Under the hoofs the bracken crackled like fire. Tall red heaths bent their belled heads and were trampled out in the mud of a page 304creek. At a stout deadwood fence they raised a boomah kangaroo and for a mile or so the great frightened beast ran with them, taking fifteen-foot leaps from off his mighty tail. Full speed they were racing now; dodging under low branches in the open bush, rattling down hills under cutty-grass clumps and wombat-holes and leaping stones; flying the post-and-rails of boundary fences with a clatter; scrambling over huge long-dead logs that trapped a careless hoof in its rotten core. The thunder of the hoofs was music to these born riders; the flinty fire struck between iron and stone; the smell of the sweating horses, the white foam flung from the bits—all was good to them.
The passion of the hunt had taken the horses. Strong upstanding brutes of the hardy colonial breed, like cats they fought their way up steep faces of water-worn roots and jutting stones, and still had a gallop left down the last rough stony gully. Now the bush-rangers were close ahead, striving to reach the shelter of honeysuckle and tea-tree thickets beyond. The young constable, his broad snub-nosed face running with blood from a bramble scratch, was shouting to them to surrender. "Surrender! In the Queen's name." They answered with a volley that went wide, and then they were into the thicket, leaving their foundered horses outside.
Brevis, again with that sinking at the pit of his stomach, pulled on the reins. Nasty work it was going to be in there. He saw Mab Comyn thunder past, crouched low, his hat lost, his dark ruddy face intent, and shuddered as though some terrible force had gone by. Mab crashed in among the honeysuckles with their dried brush fingers, their squat monkeyish shapes, and the bullets snickered all round him and the air was full of red flashes. He heard the troopers firing just behind, heard little Mark Sorley cry out. And then he was hand to hand with one bearded ruffian who dragged him out of the saddle so they both rolled to the ground. As he fell he saw Snow backed up against the blue-gum bole, and sight of that fierce, desperate figure set him shouting: "Don't kill him! For God's sake don't kill him!"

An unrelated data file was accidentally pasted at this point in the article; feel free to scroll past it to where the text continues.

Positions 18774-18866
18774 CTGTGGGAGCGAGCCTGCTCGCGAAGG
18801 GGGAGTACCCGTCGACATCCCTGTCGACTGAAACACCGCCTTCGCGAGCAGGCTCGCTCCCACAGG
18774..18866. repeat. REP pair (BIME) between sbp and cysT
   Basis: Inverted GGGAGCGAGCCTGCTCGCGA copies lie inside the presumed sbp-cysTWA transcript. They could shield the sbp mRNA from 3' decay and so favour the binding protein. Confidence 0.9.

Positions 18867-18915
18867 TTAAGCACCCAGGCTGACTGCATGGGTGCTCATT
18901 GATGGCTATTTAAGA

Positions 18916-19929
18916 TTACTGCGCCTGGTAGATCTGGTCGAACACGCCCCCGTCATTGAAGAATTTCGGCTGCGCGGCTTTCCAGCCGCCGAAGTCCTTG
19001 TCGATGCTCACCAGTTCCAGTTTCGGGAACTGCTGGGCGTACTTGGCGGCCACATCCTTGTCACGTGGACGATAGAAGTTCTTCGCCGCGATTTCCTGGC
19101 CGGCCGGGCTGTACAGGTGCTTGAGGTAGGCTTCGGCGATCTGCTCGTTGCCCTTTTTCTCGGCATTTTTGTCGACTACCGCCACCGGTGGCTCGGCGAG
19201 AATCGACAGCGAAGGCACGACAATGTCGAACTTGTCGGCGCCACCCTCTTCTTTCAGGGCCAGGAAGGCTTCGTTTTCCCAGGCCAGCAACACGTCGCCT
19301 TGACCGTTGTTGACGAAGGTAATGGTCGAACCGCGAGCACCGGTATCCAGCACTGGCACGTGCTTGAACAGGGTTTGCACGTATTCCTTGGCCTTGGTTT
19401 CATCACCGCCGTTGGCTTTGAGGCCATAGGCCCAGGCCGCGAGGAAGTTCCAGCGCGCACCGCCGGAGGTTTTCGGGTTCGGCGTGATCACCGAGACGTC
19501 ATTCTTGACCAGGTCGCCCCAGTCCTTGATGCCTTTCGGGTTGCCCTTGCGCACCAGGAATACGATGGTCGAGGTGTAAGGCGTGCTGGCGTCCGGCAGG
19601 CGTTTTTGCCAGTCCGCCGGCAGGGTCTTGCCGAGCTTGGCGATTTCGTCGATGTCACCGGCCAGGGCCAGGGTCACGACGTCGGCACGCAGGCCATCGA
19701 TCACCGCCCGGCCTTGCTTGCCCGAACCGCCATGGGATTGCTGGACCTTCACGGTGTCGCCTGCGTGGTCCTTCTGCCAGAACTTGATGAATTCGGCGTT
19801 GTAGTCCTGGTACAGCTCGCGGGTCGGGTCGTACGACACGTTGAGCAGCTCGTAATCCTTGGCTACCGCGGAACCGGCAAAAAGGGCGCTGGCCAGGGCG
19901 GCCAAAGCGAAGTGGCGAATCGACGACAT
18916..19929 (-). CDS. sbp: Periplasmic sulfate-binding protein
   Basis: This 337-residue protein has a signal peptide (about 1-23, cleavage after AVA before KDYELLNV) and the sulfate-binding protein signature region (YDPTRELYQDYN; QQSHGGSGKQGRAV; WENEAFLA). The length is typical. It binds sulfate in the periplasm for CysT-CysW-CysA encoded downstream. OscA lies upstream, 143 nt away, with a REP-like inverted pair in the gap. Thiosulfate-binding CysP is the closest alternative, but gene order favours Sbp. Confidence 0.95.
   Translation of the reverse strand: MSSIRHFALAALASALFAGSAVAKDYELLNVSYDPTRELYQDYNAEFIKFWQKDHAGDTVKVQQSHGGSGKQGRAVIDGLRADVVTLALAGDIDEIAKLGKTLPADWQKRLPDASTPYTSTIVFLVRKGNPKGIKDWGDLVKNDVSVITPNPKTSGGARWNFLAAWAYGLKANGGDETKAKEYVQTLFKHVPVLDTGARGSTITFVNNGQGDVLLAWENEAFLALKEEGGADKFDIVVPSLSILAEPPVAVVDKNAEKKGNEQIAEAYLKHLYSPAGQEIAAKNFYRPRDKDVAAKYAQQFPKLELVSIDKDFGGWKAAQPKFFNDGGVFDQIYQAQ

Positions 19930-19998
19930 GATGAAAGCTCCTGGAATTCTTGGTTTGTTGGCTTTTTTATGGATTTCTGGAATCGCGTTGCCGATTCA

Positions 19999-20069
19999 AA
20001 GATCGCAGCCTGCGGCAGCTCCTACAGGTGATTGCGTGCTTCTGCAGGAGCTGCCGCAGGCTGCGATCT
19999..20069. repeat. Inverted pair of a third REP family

Brevis, frankly afraid and sick, waited for them to come out. After the crashing of scrub, the hoarse shouting of men, the barking of the revolvers, there was a short horrible silence. Then they page 305came; the troopers hauling two handcuffed exhausted men and Mab with Bob Beverley carrying the third. Mab's face was dead-white as Brevis ran up, but the low shafts of the setting sun turned the man they carried blood-red. Or perhaps it was really blood…. Mark Sorley came whimpering and limping. "Wrenched my knee on a branch," he said. "How the deuce I'll ride home … Yes; it's Snow. He's near gone, if not quite," he said.